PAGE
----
Carl Kesselman, a research director with USC’s Information Sciences Institute (ISI), is participating in the pilot phase of an ambitious new National Institutes of Health (NIH) data initiative to make it simpler for scientists to share and manage research data online.
The NIH Data Commons, a shared virtual space where scientists can work with the digital objects of biomedical research, has launched a four-year pilot phase announced Nov. 6.
“Harvesting the wealth of information in biomedical data will advance our understanding of human health and disease,” said NIH Director Francis S. Collins in a news release. “However, poor data accessibility is a major barrier to translating data into understanding. The NIH Data Commons Pilot Phase is an important effort to remove that barrier.”
Supported by 12 awards totaling $9 million, the goal of the pilot project is to accelerate biomedical discoveries by creating a virtual, cloud-based platform where researchers can easily access, work with, and share data and scientific tools.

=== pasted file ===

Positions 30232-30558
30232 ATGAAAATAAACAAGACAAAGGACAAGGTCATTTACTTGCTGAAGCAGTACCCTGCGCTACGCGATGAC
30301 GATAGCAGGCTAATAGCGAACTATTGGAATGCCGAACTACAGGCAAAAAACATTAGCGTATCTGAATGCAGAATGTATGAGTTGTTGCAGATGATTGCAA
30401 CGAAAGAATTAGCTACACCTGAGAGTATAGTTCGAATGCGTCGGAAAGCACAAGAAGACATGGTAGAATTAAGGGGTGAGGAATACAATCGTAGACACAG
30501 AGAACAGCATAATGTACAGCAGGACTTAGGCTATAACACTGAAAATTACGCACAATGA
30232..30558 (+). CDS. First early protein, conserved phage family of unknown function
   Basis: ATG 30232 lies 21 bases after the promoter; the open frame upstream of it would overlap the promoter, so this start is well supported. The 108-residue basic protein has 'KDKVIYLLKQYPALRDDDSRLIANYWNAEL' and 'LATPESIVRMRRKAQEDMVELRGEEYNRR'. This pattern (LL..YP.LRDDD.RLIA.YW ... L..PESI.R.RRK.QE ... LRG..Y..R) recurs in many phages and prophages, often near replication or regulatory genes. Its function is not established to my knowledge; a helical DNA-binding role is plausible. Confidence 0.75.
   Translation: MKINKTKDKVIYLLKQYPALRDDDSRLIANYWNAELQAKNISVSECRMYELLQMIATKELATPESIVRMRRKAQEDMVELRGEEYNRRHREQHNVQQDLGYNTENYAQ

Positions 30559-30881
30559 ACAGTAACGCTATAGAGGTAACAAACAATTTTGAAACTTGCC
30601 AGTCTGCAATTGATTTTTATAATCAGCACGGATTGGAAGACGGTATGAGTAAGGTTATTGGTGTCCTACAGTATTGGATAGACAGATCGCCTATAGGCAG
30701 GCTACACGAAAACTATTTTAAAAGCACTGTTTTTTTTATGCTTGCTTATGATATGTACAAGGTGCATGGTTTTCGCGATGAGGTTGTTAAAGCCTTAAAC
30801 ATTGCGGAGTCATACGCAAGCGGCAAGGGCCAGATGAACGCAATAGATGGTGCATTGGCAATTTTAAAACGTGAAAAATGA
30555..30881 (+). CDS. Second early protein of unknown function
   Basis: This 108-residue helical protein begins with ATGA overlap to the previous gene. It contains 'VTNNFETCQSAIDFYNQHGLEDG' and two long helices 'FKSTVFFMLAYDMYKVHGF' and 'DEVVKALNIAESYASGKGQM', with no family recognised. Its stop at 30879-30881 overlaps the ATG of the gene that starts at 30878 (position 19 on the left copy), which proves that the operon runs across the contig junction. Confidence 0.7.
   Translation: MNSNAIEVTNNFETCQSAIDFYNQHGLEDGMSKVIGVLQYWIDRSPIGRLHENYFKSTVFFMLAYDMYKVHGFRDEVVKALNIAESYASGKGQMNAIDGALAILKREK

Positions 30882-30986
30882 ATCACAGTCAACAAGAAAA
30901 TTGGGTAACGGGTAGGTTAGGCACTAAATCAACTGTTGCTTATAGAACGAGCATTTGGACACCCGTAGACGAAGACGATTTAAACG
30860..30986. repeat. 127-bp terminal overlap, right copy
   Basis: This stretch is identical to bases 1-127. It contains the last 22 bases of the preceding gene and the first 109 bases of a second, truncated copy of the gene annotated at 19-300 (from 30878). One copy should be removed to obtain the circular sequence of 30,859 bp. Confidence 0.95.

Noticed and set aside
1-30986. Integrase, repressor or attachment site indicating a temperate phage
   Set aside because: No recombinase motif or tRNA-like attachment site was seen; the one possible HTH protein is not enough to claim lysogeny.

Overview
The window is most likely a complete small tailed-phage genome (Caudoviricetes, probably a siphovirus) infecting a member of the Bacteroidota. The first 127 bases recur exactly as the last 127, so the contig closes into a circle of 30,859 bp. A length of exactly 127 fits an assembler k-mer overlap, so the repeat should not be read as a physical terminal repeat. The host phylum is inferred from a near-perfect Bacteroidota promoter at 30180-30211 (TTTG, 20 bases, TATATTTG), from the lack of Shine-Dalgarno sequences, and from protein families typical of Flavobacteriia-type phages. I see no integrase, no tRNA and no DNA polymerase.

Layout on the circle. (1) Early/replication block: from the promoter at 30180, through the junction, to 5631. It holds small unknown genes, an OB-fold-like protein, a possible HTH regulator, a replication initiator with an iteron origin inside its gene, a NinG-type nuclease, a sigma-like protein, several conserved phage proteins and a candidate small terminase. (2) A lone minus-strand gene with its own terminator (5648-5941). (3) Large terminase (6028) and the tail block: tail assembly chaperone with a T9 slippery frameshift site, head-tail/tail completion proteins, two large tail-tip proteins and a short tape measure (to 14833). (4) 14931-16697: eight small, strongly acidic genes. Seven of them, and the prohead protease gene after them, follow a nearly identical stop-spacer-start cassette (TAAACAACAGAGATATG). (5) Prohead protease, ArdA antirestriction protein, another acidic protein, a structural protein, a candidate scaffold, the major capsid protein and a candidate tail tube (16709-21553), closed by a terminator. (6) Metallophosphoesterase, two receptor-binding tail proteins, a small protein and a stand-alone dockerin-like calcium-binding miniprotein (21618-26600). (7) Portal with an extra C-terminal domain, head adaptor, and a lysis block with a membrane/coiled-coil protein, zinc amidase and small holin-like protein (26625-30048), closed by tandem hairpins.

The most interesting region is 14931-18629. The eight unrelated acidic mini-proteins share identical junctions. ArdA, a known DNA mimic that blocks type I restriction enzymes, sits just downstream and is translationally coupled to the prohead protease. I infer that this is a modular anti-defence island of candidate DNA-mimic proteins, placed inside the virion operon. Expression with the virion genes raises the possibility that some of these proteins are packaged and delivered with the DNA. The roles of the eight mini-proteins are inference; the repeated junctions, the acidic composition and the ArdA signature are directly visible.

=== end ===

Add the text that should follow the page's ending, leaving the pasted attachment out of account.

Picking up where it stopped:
Kesselman, professor in the Daniel J. Epstein Department of Industrial and Systems Engineering and professor in the Department of Computer Science at the USC Viterbi School of Engineering, will partner with the University of Chicago on one of the projects funded by the new grant.
“I feel very proud to be part of this national-scale program, which is defining the future of data management,” says Kesselman, whose research focuses on developing large-scale computational infrastructure for scientists.
“What we’re doing has the potential to be hugely transformational and impactful in advancing scientific understanding by making data-gathering more effective, reliable and accessible.”
The team will leverage DERIVA, a cloud-based system developed at ISI that aims to help scientists manage big scientific data as easily as pictures on a cell phone. DERIVA is currently being used by several international research collaborations, including FaceBase, an initiative to help advance research in craniofacial development and malformation.
Kesselman, whose software has played a role in major scientific breakthroughs such the discovery of the Higgs boson, is part of the new USC Michelson Center for Convergent Bioscience—a 190,000 square-foot research facility supported by a $50-million gift from Dr. Gary K. Michelson and his wife, Alya Michelson.